Void

Month: August, 2018

Blogs Versus Books

Long time back, in one of the social gatherings, someone asked me what do you do in your pastime? I said I read a lot. That person asked – What was the last book you read? I stumbled a bit and took a name. I realized that it had been quite a while since I read a book. Unbeknownst, I had gotten into the habit of reading blogs and articles online with social media and messaging boards acting as the source. There is always more than you can chew with articles touching a wide variety of subjects. Also, it feels a bit like going down a rabbit hole, one blog/tweet leads to another which leads to another and so on until you lose track of time.

I have been a voracious reader of books since my childhood. I got hooked onto online articles and blogs only during the later part of my life. This got me thinking about the difference between reading blogs versus books.

book-1659717_640

Even though most books revolve around a core central idea, the author takes the pain to reinforce this with varying thoughts and anecdotes. The author builds a structured case around the idea and presents a lot of scenarios leading to the core idea. Reading blogs and articles in most cases feels like reading a summary of a concept or just one facet of it.

When you read a book you are enjoying the journey whereas reading a blog feels more like focussing on the destination. Both have their own place but one should strike a balance between the two.

Advertisements

Naming Things

There are only two hard things in Computer Science: cache invalidation and naming things.

— Phil Karlton

Even though the above might have been in jest, naming variables while writing code is a head-scratching experience. Should I make it short? Should I make it descriptive? If descriptive, how descriptive? These thoughts keep running in one’s head.

tag-309129_640

A simple strategy is to keep the descriptiveness of a variable’s name in line with the reach of that variable. If the variable is short-lived i.e within a small block, stick to a short name as the cognitive load of the variable is negligible. If the variable’s reach is much larger, as in if it spans a large number of lines, make it as descriptive as possible.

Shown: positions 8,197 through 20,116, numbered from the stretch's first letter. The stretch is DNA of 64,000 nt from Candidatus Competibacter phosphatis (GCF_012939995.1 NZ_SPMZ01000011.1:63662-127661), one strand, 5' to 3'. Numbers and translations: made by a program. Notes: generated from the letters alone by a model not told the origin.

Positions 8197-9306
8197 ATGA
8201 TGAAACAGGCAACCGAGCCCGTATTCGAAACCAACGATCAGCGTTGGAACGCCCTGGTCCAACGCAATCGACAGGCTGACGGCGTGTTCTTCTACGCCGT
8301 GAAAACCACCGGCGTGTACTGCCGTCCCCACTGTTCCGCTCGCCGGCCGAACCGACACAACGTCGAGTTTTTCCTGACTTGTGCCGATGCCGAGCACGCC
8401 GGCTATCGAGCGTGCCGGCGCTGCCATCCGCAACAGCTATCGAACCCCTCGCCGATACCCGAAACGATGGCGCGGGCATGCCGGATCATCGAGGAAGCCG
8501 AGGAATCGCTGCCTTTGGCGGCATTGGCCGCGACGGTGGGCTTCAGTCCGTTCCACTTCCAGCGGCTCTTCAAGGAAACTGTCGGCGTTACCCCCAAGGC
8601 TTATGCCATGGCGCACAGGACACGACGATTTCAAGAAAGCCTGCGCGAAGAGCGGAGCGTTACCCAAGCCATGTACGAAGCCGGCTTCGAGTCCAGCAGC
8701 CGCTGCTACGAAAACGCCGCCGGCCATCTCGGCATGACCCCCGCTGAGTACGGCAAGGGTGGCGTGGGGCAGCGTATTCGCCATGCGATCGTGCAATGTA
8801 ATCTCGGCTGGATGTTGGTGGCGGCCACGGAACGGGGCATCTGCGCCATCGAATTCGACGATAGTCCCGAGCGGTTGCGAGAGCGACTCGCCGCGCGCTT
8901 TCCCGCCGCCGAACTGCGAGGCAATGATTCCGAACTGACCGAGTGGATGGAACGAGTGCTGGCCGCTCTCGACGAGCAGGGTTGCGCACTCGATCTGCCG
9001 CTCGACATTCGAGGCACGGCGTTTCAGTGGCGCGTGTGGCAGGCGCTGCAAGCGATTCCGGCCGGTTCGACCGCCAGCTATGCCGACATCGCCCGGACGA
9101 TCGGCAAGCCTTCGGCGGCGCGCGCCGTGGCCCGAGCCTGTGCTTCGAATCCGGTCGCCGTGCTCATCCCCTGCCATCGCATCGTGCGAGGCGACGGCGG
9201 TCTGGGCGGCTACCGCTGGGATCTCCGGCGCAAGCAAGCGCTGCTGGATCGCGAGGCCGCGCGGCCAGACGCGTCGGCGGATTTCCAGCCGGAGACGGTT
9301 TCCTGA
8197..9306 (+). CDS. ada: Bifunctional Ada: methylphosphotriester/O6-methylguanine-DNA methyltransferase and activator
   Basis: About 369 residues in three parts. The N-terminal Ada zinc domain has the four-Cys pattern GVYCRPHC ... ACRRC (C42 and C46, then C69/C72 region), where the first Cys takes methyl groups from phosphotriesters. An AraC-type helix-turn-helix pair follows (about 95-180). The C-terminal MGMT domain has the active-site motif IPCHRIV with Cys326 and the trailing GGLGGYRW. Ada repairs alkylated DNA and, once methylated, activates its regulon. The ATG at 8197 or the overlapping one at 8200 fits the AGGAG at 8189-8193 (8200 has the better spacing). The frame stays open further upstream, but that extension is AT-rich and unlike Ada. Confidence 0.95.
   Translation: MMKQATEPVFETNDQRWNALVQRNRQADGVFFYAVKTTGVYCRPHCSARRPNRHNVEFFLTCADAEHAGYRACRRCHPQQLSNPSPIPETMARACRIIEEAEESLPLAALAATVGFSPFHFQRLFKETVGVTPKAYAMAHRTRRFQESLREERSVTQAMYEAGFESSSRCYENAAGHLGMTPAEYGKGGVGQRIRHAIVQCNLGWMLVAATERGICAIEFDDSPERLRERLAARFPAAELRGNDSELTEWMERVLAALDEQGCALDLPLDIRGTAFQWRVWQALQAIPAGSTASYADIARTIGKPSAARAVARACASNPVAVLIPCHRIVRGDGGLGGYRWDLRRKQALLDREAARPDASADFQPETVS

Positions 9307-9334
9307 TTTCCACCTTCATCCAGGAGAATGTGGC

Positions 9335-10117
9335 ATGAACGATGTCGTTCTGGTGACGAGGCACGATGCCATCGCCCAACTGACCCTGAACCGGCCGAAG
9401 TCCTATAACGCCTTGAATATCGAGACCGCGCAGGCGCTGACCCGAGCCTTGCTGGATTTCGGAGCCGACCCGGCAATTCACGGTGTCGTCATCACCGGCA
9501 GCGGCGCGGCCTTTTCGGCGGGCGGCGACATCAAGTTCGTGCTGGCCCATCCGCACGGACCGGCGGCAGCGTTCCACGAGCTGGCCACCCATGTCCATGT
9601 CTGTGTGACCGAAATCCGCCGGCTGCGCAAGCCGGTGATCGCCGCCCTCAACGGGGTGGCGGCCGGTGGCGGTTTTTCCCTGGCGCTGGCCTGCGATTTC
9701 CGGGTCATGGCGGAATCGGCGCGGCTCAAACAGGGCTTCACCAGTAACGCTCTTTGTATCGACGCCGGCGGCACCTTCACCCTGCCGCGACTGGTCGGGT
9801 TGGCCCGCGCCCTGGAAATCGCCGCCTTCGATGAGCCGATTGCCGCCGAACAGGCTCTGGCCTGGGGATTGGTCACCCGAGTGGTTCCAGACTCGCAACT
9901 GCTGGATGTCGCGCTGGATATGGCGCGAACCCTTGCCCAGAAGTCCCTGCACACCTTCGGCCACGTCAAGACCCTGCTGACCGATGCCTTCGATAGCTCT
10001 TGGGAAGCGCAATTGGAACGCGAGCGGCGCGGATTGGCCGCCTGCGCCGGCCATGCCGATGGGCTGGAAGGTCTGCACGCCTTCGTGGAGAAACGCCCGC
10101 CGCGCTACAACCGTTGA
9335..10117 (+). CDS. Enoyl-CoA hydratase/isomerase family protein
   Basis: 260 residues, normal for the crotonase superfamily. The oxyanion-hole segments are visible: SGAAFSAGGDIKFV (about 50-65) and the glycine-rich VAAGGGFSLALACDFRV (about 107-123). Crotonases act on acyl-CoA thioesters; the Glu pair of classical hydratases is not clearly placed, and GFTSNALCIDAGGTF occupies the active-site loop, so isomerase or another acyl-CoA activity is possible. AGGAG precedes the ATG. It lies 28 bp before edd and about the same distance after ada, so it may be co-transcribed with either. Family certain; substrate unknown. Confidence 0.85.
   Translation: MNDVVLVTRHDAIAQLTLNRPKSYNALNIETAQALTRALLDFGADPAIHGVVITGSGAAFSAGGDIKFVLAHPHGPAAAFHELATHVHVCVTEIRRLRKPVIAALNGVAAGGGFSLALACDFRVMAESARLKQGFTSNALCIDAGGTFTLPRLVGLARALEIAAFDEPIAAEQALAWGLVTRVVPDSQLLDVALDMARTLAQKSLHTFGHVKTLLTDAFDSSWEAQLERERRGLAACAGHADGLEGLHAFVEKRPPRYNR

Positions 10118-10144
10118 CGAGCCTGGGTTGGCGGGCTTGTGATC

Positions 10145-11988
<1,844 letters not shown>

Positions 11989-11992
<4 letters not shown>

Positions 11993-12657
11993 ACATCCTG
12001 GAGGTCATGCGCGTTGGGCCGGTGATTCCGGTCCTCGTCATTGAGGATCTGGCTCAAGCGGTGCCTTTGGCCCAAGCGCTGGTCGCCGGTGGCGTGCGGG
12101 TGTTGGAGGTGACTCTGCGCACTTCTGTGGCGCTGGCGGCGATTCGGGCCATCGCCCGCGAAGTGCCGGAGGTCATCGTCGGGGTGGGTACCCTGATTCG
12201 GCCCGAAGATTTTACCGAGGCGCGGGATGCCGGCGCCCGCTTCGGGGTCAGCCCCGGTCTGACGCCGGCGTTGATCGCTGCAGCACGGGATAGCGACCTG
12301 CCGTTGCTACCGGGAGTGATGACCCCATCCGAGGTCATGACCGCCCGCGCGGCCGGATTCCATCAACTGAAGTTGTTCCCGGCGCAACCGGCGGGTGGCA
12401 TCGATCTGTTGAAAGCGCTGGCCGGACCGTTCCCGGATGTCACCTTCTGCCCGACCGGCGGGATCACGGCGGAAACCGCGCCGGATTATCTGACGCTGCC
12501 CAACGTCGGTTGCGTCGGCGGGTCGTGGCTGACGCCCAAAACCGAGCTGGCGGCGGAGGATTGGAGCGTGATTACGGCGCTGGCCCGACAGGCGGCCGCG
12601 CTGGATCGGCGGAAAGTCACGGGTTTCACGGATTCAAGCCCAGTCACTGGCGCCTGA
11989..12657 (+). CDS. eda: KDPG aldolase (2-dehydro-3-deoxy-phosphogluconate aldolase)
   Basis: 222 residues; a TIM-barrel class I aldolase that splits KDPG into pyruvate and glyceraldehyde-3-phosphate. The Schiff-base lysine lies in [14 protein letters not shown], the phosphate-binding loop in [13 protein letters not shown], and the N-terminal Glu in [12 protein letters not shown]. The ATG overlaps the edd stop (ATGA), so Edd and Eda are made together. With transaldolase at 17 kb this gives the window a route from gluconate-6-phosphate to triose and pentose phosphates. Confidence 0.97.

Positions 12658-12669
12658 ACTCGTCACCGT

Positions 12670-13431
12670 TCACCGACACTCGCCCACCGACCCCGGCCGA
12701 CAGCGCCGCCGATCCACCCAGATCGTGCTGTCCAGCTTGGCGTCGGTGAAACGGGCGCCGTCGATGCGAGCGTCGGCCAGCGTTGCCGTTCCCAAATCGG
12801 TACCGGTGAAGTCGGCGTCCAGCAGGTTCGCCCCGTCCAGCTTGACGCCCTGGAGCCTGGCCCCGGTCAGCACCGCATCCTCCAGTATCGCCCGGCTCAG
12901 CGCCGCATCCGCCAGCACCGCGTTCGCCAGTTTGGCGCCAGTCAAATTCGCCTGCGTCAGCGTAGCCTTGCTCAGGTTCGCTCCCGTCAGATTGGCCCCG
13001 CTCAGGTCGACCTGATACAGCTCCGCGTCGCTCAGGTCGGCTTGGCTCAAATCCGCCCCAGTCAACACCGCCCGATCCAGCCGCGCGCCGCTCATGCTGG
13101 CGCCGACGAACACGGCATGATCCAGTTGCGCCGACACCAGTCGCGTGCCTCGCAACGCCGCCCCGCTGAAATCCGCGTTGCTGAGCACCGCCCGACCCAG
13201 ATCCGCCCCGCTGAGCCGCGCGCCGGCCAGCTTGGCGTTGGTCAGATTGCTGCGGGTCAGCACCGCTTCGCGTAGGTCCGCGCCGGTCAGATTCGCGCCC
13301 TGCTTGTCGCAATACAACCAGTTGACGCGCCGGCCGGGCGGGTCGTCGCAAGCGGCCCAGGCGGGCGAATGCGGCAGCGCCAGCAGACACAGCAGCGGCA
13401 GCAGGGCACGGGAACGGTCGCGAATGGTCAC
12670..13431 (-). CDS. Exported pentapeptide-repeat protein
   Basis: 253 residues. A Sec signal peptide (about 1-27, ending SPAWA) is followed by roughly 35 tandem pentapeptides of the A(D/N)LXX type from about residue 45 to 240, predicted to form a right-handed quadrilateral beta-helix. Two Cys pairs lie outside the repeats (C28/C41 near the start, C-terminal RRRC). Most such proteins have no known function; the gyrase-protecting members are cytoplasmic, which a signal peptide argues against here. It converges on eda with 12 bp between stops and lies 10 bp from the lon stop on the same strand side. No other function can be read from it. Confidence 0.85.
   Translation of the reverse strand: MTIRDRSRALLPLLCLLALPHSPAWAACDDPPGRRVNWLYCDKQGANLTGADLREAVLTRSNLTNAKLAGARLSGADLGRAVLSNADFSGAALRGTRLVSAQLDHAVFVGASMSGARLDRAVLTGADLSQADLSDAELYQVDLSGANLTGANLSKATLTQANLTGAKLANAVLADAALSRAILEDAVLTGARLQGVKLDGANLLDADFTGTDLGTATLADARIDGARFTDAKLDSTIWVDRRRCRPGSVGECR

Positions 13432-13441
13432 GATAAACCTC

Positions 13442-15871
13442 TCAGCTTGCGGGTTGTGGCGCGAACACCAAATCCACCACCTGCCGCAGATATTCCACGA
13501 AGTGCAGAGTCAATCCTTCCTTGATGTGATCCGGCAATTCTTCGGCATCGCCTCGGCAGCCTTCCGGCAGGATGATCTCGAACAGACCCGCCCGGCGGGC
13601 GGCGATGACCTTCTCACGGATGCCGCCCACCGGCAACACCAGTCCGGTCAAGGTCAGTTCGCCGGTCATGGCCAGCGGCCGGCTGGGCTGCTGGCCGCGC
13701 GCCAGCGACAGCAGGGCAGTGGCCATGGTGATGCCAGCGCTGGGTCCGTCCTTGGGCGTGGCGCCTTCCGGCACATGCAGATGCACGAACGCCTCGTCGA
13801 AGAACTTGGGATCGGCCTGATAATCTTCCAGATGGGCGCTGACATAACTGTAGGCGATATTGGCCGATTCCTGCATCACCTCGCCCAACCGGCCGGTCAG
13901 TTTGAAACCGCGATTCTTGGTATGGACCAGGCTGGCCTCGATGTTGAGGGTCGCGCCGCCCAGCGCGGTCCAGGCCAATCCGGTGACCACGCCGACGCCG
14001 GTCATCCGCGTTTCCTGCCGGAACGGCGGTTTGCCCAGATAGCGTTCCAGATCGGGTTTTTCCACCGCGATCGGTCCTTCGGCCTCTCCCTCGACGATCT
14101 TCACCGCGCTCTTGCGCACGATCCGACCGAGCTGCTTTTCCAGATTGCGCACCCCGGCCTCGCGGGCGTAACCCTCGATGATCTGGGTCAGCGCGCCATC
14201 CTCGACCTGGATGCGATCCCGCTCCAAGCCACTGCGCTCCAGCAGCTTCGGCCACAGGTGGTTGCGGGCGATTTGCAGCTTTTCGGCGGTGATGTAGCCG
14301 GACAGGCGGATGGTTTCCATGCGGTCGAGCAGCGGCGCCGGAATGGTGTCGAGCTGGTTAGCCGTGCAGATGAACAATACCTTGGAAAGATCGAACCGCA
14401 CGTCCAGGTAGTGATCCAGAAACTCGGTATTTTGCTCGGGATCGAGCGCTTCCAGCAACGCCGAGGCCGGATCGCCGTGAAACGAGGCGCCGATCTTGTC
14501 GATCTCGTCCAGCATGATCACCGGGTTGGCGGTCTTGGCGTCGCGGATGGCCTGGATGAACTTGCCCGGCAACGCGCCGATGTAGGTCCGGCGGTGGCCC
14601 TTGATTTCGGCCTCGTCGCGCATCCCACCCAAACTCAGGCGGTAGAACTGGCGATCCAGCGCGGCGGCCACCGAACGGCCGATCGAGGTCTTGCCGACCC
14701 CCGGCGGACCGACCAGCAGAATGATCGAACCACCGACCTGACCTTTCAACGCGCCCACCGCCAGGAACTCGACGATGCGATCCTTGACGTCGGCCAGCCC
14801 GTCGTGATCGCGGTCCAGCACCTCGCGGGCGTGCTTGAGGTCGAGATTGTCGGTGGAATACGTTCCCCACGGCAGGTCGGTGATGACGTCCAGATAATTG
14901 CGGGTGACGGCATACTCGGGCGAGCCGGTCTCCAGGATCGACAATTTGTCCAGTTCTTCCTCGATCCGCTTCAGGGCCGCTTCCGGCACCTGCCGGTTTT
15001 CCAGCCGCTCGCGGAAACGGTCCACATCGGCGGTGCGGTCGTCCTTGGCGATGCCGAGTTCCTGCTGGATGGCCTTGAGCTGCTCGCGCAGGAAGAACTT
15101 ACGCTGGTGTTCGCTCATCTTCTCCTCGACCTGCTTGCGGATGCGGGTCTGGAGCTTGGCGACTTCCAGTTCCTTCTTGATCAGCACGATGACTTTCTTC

Goes without saying that names should adhere to the conventions that your team has adopted.

Self-infliction

I recently watched the movie Hichki. The Plot of the movie revolves around a group of kids from less privileged strata of society who get a chance to attend an elite school. During the course of time, these kids feel that the school and the more privileged students there do not give them the respect they deserve. They rebel against this by not studying, causing nuisance and failing grades.

suicide-1267709_640

Kids can be excused when they exhibit self-inflicting behavior but sadly, a lot of adults too manifest this. One common adult refrain is – The organization is not treating me well, so I am not putting my best into the job. Keeping aside morality and call of duty, who loses due to this behavior? It is you. When you do not put your best into anything, you do not improve. If you do not improve, you do not progress.

It is in your best interest to put 100% into your job irrespective of how your organization treats you. If you feel you are not treated well, talk to your higher up and see if you can change this. If not, move on. Slacking is not an answer. You are harming yourself by exhibiting this sort of behavior.